- August 01, 2011, Yolanda Simonsis Associate Publisher/Editor
Efficiency is the key to meeting demand, says Dru Kefalos, global supply chain manager for ExxonMobil, in a webinar hosted by the Tag & Label Mfrs. Inst. on July 28 for its members. Perhaps nothing truer has ever been said — particularly in the volatile market circumstances we've experienced these past few years.
The practice of being efficient may not represent anything new, but as the cost of materials — all materials — has risen to levels not experienced heretofore, efficiency has taken on a new dimension — not just in the workplace, but everywhere else as well.
About a week ago, I came back from vacation marveling — once again — at the “efficiencies” of airports and airlines. Some might argue with this observation, but remember the days when we walked up to the check-in counter with a paper ticket? Now we check in from the convenience of our smart phones or laptops and present a Quick Response code or our own printed boarding pass to a skycap or reservationist who checks our identification, and we're off to our gate. Well, almost. Now if we could simplify the security process!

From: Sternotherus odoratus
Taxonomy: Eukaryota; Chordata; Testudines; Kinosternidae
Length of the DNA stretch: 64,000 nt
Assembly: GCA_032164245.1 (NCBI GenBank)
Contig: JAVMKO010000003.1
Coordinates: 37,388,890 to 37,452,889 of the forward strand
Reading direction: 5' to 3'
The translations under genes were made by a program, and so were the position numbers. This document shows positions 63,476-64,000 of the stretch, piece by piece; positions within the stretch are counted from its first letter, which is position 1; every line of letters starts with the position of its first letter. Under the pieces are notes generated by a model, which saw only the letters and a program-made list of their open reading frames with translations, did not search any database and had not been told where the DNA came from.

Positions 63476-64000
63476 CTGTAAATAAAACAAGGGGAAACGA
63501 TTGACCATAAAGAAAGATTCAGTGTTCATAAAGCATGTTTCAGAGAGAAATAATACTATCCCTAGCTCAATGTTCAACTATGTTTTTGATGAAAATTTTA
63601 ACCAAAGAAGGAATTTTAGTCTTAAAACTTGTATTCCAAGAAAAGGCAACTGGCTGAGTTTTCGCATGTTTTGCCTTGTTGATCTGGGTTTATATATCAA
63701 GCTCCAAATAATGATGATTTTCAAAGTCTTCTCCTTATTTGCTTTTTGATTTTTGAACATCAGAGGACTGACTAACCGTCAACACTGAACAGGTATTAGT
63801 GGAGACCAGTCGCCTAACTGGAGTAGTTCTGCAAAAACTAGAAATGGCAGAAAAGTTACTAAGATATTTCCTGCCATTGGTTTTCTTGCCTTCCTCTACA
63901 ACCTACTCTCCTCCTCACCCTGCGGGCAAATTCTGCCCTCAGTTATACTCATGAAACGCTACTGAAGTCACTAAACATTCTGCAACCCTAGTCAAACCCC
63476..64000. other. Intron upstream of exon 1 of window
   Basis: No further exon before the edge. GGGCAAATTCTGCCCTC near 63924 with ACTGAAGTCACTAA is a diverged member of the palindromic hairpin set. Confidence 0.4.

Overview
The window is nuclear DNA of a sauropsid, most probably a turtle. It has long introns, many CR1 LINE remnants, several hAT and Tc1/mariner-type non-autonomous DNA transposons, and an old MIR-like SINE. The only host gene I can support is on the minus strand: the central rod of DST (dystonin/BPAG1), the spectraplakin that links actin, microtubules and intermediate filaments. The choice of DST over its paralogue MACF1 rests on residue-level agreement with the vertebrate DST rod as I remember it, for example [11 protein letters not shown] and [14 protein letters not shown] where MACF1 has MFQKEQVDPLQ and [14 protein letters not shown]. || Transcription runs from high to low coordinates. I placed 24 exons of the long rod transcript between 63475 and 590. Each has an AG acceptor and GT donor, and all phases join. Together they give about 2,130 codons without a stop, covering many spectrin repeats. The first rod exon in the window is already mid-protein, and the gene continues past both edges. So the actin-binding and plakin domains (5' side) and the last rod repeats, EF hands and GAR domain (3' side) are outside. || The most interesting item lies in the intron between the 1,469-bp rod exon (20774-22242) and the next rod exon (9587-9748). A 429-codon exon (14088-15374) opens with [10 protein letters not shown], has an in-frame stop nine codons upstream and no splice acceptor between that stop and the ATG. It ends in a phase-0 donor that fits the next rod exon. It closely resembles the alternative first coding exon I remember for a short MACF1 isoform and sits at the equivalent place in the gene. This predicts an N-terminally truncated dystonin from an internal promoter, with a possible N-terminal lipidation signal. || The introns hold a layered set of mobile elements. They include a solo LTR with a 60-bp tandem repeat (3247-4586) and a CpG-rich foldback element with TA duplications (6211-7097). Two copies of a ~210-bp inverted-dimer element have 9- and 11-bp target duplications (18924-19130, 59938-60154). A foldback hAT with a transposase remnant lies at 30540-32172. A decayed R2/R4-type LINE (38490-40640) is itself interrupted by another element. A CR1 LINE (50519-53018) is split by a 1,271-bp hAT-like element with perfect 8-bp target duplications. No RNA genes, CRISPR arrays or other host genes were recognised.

The point, however, is that despite the complications imposed by airport procedures, the efficiencies provided by technology have allowed the airline industry, for the most part, to keep seating passengers on its planes at capacity.
Our converting industry — along with other manufacturing industries — is weathering some extraordinary price pressures. Being caught in the middle between material suppliers — that pass on continual price increases — and consumer product companies — that treat our converted materials as commodities — has made survival in this industry a true art form.
As I learned at the TLMI webinar, there are many dynamics in play that impact pricing well beyond “plastics and packaging markets,” says Kafalos. In fact, one can get lost in the various explanations impacting prices that include geo-political factors, unstable global economics (beginning right here at home), crude oil prices, supply and demand factors for particular markets, etc. If not for innovation, but especially the efficiencies our industry has uncovered and implemented, I have to wonder how anyone can succeed at this business.
On top of being efficient, be flexible with your suppliers, says Kathy Alaimo, president of Syracuse Label, not only to maintain materials costs but also to assure continuation of supply. Good advice, but lest you feel overwhelmed by such price talk, the Equipment Leasing & Finance Foundation released some encouraging news in its July 2011 Monthly Confidence Index for the Equipment Finance Industry (MCI-EFI), indicating that confidence in the equipment finance market is up 6.8% from its June index (visit http://bit.ly/p3mHA3). While the deficit gridlock threatens recovery, 5% more than in June indicated business conditions will improve. Fingers crossed!
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